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The Decline and Fall of Nazi Germany and Imperial Japan
A Pictorial History of the Final Days of World War II

By: Hans Dollinger (580.16/36107)
Publisher: Bonanza Books
From the John Laffin Library

Here is a completely objective account in picture and prose of the deciding final days of World War II in Europe and the Pacific.

First-hand accounts, messages, diary-entries, letters and other papers by Eisenhower, Bradley, Patton, Ridgway, Montgomery, Alanbrooke, Roosevelt, Churchill, De Gaulle, Stalin, Truman, Halsey and many other leaders, together with eye-witness reports, serve to enhance and document the narrative and analysis.

On the German side we see the unbelievable destruction accomplished by Allied bombing: the shortages of men, food, and weapons; the calling up of boys and women to active combat. There are the desperate last-minute measures to prevent individuals from surrendering or deserting, such as holding the families of soldiers as hostages.

At top level, there is the account of Hitler's self-delusions, leading to his dismissal of one after another of the general staff. All of this is documented by witnesses' accounts of high-level conferences and conversations.

The war on land, on the sea, and in the air is completely covered. Photographs and text of German vindictiveness before leaving conquered lands such as Holland, where dikes were breached to flood the land and all food was commandeered.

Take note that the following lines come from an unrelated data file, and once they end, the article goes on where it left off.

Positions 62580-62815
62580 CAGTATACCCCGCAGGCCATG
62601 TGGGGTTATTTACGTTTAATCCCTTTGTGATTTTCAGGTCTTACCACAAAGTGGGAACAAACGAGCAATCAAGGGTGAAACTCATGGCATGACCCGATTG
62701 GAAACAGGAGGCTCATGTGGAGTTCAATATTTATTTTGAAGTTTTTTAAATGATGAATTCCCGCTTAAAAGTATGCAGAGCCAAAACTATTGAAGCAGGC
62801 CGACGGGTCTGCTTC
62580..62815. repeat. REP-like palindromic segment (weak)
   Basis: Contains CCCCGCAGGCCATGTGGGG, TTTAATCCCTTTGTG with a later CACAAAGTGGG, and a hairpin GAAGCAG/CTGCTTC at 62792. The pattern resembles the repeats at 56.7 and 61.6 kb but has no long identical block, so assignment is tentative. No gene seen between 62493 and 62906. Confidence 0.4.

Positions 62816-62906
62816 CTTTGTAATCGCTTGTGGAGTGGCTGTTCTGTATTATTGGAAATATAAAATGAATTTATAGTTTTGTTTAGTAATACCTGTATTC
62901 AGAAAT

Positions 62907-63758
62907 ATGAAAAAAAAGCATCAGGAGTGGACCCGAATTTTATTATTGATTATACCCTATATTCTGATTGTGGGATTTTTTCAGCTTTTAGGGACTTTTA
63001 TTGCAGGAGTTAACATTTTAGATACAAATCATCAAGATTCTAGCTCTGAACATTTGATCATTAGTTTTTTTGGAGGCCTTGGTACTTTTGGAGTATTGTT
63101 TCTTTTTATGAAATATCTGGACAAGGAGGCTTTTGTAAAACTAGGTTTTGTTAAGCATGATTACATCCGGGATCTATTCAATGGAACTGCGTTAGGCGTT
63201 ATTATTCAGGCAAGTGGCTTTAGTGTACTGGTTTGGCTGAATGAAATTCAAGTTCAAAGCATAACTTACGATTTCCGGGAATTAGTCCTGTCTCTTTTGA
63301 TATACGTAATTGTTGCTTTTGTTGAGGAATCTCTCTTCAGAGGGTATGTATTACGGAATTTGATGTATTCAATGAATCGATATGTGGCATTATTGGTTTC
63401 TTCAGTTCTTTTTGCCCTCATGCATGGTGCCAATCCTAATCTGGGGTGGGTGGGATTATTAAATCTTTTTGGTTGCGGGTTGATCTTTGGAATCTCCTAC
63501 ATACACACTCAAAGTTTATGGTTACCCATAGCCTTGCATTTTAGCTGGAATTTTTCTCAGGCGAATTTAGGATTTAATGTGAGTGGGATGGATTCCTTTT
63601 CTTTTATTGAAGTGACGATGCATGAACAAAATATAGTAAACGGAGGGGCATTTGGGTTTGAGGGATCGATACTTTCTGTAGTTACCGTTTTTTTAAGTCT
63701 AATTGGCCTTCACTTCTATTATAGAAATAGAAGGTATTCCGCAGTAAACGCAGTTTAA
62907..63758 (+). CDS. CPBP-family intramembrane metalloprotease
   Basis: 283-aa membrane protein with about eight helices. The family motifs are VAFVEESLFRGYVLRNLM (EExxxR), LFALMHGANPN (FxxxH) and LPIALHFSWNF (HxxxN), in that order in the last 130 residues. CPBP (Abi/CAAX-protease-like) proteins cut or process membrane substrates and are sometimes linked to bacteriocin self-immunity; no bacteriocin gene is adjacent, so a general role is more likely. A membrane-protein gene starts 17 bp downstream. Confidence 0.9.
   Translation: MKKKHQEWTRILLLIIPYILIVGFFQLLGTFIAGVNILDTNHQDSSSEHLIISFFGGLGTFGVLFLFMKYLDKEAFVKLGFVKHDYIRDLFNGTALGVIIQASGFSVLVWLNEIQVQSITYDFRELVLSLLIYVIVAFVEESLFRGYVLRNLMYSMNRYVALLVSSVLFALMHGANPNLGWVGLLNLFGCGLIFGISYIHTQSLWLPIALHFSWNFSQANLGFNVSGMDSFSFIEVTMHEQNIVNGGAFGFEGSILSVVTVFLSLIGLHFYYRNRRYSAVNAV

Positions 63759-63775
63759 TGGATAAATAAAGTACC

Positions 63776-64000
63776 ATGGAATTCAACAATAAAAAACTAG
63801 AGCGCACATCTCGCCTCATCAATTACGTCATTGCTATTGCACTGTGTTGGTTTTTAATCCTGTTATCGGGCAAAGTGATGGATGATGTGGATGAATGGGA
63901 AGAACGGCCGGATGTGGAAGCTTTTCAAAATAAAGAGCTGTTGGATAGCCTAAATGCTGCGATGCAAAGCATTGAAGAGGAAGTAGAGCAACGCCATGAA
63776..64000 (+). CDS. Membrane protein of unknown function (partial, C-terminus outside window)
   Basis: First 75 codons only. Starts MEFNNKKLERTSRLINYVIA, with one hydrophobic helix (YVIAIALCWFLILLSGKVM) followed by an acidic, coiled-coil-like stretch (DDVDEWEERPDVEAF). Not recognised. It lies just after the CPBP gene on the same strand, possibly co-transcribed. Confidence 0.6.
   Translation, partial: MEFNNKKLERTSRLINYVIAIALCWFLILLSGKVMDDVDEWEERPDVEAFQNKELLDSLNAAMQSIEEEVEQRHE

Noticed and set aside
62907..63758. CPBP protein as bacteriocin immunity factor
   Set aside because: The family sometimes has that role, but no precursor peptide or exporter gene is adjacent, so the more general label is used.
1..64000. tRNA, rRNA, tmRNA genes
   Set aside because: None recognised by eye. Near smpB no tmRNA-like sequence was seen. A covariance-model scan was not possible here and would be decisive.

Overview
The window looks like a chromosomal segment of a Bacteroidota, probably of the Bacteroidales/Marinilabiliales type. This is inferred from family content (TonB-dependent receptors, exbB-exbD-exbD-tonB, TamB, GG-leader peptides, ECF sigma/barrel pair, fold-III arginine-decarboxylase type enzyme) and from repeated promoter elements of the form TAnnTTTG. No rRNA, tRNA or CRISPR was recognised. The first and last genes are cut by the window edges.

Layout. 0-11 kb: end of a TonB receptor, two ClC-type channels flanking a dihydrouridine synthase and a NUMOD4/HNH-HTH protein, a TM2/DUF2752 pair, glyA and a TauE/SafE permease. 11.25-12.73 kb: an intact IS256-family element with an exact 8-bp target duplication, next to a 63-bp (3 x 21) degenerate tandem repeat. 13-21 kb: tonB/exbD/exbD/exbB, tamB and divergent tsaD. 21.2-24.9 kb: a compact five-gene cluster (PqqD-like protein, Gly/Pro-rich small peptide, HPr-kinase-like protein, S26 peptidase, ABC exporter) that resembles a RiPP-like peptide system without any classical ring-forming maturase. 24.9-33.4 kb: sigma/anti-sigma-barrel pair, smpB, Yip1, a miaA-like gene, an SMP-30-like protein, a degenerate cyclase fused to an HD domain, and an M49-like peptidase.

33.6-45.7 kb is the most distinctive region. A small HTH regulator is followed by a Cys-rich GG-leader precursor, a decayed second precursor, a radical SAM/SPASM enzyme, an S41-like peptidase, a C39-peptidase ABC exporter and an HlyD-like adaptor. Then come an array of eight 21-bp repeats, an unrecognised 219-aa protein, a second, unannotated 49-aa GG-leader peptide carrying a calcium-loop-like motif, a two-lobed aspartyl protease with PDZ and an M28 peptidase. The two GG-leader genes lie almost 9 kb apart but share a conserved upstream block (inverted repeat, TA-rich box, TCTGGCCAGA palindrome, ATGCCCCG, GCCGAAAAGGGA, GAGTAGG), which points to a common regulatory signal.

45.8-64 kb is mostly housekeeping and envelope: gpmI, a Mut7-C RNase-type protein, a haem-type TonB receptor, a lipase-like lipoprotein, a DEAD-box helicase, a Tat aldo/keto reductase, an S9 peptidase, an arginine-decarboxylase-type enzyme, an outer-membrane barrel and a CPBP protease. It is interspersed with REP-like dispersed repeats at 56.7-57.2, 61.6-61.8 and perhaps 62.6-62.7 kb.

On the Allied side there are accounts, based on the same type of documentary evidence, of top-level disagreements such as the dispute between General Eisenhower and Churchill and Montgomery.. The former sped the Allied troops toward Leipzig as the logical military move to destroy the German Army and hasten the war's end. The latter, for political considerations, wanted to beat the Russians to Berlin, even at the cost of prolonging the war. Or the actions of General de Gaulle in sacrificing large numbers of French troops to gain the political advantage of crossing the Rhine.

The war in the Pacific is investigated and documented just as thoroughly. Maps and tables make all troop movements and logistics remarkably clear in little space.

April 2009

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